• EXAMPLE 2
  • [0045]
    A feed gas containing 1,3,5-trioxane having a partial pressure equal to about 10% of the total pressure, dimethyldimethoxysilane having a partial pressure equal to about 20% of the total pressure, and argon carrier gas having a partial pressure equal to about 70% of the total pressure is introduced into an Eagle™ PECVD reactor chamber (obtained commercially from ASM Japan K.K., of Tokyo, Japan) maintained at a pressure of 2 Torr that contains a silicon substrate maintained at a temperature of 100 C. A plasma is initiated in this gas mixture using 13.56 MHz radiation at a power level of 2.0 Watts per square centimeter of substrate surface area and maintained for 5 minutes to deposit the first portion (350 Å) of Si—O—C film. The partial pressure of the 1,3,5-trioxane is then increased to 15% and the partial pressure of dimethyldimethoxysilane decreased to about 10%, and deposition is continued for 5 minutes to deposit a second portion (300 Å) of Si—O—C film. The partial pressures of 1,3,5-trioxane and dimethyldimethoxysilane are then returned to their original values of 10% and 20%, respectively, and deposition is continued for 5 minutes to deposit a third portion (350 Å) of Si—O—C film. The resulting Si—O—C film has a total thickness 950 Å and an overall dielectric constant of 3.9. The plasma is terminated and the film is heated at a heating rate of about 20 C. per minute to a temperature of 250 C. and maintained at 250 C. for 15 minutes, then cooled to room temperature. The resulting porous silica film has an overall dielectric constant of 2.5.
  • [0046]
    The porous silica film is cross-sectioned and examined by electron microscopy. The first and third portions have less porosity than the second (central) portion.
  • EXAMPLE 3
  • [0047]
    A feed gas containing dimethyl oxalate having a partial pressure equal to about 5% of the total pressure, tetramethyldimethoxydisiloxane having a partial pressure equal to about 20% of the total pressure, oxygen having a partial pressure of 2% of the total pressure and argon carrier gas having a partial pressure equal to about 73% of the total pressure is introduced into an Eagle™ PECVD reactor chamber (obtained commercially from ASM Japan K.K., of Tokyo, Japan) maintained at a pressure of 6 Torr that contains a silicon substrate maintained at a temperature of 10 C. A plasma is intermittently initiated in this gas mixture using 13.56 MHz radiation at a power level of 4.0 Watts per square centimeter of substrate surface area with a duty cycle of 250 ms on and 750 ms off and maintained for 15 minutes to deposit a 7500 Å Si—O—C film having a dielectric constant of 3.7 on the substrate. The plasma is terminated and the film is heated at a heating rate of about 25 C. per minute to a temperature of 400 C. and maintained at 400 C. for 10 minutes, then cooled to room temperature. The resulting porous silica film has a dielectric constant of 2.3.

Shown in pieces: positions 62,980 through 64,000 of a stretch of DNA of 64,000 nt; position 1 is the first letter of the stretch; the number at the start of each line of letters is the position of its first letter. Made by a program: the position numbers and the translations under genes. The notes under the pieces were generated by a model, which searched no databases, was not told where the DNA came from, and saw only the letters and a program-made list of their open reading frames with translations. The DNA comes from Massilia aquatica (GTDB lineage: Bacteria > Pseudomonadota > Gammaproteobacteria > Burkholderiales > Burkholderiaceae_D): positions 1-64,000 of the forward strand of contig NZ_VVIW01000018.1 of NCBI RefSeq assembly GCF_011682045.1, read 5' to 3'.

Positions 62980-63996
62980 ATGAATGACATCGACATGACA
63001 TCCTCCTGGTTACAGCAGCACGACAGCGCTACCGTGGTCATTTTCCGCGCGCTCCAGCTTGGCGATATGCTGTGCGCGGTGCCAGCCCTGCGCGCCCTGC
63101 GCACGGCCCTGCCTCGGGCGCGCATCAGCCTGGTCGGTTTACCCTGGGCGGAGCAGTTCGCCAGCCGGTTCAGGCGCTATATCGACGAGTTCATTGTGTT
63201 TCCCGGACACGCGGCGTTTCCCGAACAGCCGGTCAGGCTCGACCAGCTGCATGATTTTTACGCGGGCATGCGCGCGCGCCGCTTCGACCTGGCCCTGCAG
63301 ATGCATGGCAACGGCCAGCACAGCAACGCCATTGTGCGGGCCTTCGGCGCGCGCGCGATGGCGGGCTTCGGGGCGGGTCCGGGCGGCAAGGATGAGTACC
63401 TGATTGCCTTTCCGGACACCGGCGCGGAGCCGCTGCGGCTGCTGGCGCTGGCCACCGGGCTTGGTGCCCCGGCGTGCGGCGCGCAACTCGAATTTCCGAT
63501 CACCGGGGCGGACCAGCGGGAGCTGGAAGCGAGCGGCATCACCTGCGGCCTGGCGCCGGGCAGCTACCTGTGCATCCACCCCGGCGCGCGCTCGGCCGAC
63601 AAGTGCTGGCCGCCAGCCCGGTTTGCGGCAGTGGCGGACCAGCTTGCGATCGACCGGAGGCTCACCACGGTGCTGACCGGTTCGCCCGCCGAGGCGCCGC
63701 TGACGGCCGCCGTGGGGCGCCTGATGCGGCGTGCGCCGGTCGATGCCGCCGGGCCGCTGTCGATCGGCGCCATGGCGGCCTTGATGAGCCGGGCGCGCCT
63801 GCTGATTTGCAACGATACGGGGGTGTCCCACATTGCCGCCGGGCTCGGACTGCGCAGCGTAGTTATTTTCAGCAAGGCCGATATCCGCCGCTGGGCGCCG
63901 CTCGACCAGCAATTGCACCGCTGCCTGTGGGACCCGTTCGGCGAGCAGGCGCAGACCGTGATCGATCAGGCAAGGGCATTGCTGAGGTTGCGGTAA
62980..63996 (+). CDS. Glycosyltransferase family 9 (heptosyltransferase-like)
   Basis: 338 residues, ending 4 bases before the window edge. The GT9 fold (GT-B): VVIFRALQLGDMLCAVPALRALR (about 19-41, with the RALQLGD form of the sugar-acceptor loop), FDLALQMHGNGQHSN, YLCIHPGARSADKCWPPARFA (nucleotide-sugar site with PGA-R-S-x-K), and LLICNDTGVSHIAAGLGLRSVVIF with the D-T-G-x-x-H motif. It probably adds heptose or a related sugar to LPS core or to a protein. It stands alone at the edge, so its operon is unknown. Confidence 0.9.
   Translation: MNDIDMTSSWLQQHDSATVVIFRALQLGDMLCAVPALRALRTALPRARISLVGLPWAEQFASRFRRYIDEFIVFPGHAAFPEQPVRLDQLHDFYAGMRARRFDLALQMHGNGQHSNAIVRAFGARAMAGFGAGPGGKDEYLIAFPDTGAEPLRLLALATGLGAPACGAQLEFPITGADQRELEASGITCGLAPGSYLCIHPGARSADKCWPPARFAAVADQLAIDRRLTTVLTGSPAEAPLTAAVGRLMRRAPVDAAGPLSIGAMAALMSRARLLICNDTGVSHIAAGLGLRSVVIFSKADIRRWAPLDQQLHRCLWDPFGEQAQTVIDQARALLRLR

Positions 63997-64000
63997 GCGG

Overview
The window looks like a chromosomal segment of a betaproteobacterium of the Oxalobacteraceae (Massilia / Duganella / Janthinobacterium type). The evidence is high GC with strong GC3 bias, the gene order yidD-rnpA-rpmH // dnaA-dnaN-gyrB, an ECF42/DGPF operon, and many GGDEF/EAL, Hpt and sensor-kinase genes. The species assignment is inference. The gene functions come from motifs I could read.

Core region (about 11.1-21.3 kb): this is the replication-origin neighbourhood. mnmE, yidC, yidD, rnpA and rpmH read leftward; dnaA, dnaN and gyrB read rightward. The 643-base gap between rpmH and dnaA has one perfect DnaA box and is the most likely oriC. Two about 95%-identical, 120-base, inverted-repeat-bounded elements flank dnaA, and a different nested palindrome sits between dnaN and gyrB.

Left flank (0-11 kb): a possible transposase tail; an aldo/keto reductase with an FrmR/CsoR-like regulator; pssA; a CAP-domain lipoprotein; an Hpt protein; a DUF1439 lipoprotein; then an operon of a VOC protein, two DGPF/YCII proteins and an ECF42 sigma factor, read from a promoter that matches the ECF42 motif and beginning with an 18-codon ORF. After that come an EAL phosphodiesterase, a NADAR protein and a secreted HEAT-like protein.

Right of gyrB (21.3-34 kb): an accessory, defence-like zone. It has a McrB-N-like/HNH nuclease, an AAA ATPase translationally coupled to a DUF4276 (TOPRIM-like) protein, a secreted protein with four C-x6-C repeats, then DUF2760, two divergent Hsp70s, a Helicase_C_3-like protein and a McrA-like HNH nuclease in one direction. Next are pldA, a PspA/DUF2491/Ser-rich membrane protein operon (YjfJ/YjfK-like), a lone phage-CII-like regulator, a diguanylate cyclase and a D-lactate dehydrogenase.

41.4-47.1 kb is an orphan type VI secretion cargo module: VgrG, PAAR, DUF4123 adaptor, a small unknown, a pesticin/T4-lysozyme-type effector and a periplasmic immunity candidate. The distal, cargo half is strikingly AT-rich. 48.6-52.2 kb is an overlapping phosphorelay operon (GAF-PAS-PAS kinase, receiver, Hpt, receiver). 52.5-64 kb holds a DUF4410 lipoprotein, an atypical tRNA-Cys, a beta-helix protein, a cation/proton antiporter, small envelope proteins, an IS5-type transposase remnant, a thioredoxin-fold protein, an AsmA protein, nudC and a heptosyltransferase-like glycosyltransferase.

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Classifications
U.S. Classification438/781, 257/E21.576, 257/E21.277, 257/E21.273
International ClassificationH01L21/768, C23C16/56, C23C16/42, C23C16/30, H01L21/316
Cooperative ClassificationH01L21/0228, H01L21/02216, H01L21/31695, C23C16/56, H01L21/76801, H01L21/02126, H01L21/31633, H01L21/02274, H01L21/02203, C23C16/30
European ClassificationH01L21/02K2C1L1, H01L21/02K2E3B6F, H01L21/02K2E3B6B, H01L21/02K2C5, H01L21/02K2C7C4B, C23C16/56, C23C16/30, H01L21/316P